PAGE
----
By LISA LEFF, Associated Press
SAN FRANCISCO -- Claims by the group that sponsored California's voter-approved same-sex marriage ban that the federal judge who overturned the law was biased because he is in a relationship with another man are "factually groundless and legally insupportable," lawyers for two same-sex couples said Friday.
The legal team that successfully challenged the ban in Chief U.S. District Judge Vaughn Walker's court last year argued in legal papers that the now-retired jurist had no obligation to reveal his sexual orientation or relationship status before he ruled that Proposition 8 violated the civil rights of gay Californians.
The ban's backers "lack any factual basis to assume that Judge Walker wishes to marry...and instead rely on nothing more than the fact that he is gay, in a relationship with a person of the same sex, and recognizes in his decision the importance of marriage in American society," the attorneys wrote. "Such unvarnished speculation does not come close to meeting the statutory requirements for compelling a judge's recusal."
The religious coalition that sponsored Proposition 8 moved last month to have Walker's historic ruling invalidated on the grounds that he stood to personally benefit from it.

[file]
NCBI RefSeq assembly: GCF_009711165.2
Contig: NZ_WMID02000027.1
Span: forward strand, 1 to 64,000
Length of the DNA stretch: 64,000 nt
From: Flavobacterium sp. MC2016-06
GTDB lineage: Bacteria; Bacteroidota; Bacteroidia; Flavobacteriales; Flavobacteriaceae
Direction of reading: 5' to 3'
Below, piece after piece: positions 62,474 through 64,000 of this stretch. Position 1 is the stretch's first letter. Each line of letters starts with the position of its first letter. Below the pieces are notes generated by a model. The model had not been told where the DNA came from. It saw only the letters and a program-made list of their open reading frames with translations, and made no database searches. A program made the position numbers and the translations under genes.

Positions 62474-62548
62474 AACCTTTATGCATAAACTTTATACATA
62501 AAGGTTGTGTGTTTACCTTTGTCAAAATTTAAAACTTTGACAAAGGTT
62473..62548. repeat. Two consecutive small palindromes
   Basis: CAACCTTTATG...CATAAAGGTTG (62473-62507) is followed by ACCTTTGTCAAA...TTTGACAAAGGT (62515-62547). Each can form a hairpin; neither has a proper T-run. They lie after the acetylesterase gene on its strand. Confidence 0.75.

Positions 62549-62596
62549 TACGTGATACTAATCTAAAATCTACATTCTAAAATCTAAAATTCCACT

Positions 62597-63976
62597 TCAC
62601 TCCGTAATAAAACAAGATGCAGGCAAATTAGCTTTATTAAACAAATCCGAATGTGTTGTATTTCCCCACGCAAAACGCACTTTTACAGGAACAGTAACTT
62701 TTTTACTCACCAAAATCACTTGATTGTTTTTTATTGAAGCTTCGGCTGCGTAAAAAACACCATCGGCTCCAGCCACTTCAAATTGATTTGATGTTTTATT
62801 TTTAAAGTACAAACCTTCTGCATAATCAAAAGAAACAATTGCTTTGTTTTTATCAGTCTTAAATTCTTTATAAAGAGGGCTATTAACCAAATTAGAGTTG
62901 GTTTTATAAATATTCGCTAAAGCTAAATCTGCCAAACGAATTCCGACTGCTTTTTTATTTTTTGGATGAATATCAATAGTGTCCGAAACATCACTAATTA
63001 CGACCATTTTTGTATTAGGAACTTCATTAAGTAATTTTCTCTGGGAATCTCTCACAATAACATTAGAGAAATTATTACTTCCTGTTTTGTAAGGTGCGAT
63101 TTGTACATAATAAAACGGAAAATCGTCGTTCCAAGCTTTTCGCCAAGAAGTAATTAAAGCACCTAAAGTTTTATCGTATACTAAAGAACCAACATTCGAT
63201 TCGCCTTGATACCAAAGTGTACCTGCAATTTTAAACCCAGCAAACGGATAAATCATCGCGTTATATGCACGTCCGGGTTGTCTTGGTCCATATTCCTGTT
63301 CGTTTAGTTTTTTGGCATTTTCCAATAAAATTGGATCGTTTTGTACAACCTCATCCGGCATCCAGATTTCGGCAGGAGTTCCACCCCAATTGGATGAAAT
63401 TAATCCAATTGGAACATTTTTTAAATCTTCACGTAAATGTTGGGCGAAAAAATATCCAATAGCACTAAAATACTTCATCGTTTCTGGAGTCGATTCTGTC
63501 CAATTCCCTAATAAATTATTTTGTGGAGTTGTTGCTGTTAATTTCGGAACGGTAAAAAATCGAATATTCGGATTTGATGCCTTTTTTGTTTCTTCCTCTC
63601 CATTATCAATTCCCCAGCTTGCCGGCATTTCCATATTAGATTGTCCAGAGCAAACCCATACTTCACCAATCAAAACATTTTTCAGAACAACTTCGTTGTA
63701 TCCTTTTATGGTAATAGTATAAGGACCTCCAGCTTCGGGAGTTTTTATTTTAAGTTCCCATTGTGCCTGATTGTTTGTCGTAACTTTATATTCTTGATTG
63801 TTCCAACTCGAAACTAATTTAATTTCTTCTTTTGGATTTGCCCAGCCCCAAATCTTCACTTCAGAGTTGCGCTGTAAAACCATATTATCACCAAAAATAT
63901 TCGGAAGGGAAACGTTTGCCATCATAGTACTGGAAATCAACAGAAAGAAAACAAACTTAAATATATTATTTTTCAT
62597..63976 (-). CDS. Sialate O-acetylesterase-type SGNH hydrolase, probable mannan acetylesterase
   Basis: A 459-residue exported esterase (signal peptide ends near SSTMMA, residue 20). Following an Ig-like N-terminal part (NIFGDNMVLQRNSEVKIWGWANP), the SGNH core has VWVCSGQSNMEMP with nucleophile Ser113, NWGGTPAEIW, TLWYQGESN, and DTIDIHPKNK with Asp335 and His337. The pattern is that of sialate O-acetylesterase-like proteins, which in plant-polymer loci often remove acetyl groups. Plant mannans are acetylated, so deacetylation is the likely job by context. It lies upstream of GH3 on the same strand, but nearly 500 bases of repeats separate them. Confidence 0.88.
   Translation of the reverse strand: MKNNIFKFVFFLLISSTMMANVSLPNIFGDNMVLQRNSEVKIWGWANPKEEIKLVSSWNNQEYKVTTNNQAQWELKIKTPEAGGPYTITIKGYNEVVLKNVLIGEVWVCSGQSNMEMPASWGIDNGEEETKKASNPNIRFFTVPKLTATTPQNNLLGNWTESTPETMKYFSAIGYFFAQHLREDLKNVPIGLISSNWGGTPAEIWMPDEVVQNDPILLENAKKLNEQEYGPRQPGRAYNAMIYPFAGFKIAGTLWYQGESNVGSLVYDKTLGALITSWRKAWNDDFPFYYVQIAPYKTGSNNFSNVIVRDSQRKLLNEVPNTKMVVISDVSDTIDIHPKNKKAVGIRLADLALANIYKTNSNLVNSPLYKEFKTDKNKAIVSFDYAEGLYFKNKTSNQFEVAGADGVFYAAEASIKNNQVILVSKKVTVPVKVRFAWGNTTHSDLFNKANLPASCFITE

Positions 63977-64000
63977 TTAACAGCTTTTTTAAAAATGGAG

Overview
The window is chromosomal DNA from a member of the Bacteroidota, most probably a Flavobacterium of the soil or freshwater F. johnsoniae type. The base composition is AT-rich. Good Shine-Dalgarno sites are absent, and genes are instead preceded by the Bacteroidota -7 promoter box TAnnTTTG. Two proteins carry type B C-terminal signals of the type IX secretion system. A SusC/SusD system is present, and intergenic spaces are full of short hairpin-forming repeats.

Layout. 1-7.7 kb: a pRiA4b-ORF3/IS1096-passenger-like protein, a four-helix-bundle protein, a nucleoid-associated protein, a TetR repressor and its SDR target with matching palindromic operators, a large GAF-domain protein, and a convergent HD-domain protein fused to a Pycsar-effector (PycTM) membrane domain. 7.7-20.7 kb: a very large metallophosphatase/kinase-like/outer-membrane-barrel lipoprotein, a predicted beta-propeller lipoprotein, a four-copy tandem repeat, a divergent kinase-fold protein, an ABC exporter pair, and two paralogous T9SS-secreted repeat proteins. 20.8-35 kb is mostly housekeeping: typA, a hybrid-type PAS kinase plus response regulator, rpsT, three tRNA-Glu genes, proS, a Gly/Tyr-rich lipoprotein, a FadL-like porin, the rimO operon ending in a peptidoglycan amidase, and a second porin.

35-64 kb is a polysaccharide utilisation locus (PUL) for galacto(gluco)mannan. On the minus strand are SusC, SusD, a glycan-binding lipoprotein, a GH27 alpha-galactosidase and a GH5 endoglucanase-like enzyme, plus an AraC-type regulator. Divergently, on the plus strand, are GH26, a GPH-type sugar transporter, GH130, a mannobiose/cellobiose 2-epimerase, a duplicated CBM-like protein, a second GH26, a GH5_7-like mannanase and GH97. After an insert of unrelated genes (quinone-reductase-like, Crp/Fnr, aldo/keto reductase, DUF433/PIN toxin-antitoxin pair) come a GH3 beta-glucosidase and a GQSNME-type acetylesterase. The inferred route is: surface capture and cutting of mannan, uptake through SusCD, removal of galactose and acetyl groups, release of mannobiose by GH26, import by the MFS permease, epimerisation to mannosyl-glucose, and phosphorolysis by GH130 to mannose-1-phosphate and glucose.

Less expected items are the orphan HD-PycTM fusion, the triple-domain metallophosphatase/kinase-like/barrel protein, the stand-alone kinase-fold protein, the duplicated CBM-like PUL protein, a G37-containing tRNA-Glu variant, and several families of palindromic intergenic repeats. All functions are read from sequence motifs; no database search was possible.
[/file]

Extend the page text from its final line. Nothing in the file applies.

The group's lawyers asked Walker's successor as chief federal trial judge in San Francisco to rule that Walker should have disqualified himself from hearing the case or at least disclosed his same-sex relationship.
In disputing that assertion, lawyers Theodore Olson and David Boies, who represented George W. Bush and Al Gore in the contested 2000 presidential election, said a married heterosexual judge could have been accused of bias just as readily because Proposition 8's supporters argued at trial that legalizing same-sex marriages would undermine traditional unions and harm children.
"In fact, under proponents' reasoning, African-American and female judges would have been required to recuse themselves in the most important civil rights cases in American history and all judges would be required to disclose their most private thoughts and relationships in order to preside over any case that involves constitutional rights they might conceivably want to secure for themselves and their families," the couples' lawyers said. "That is not the law - and our nation is much the better for it."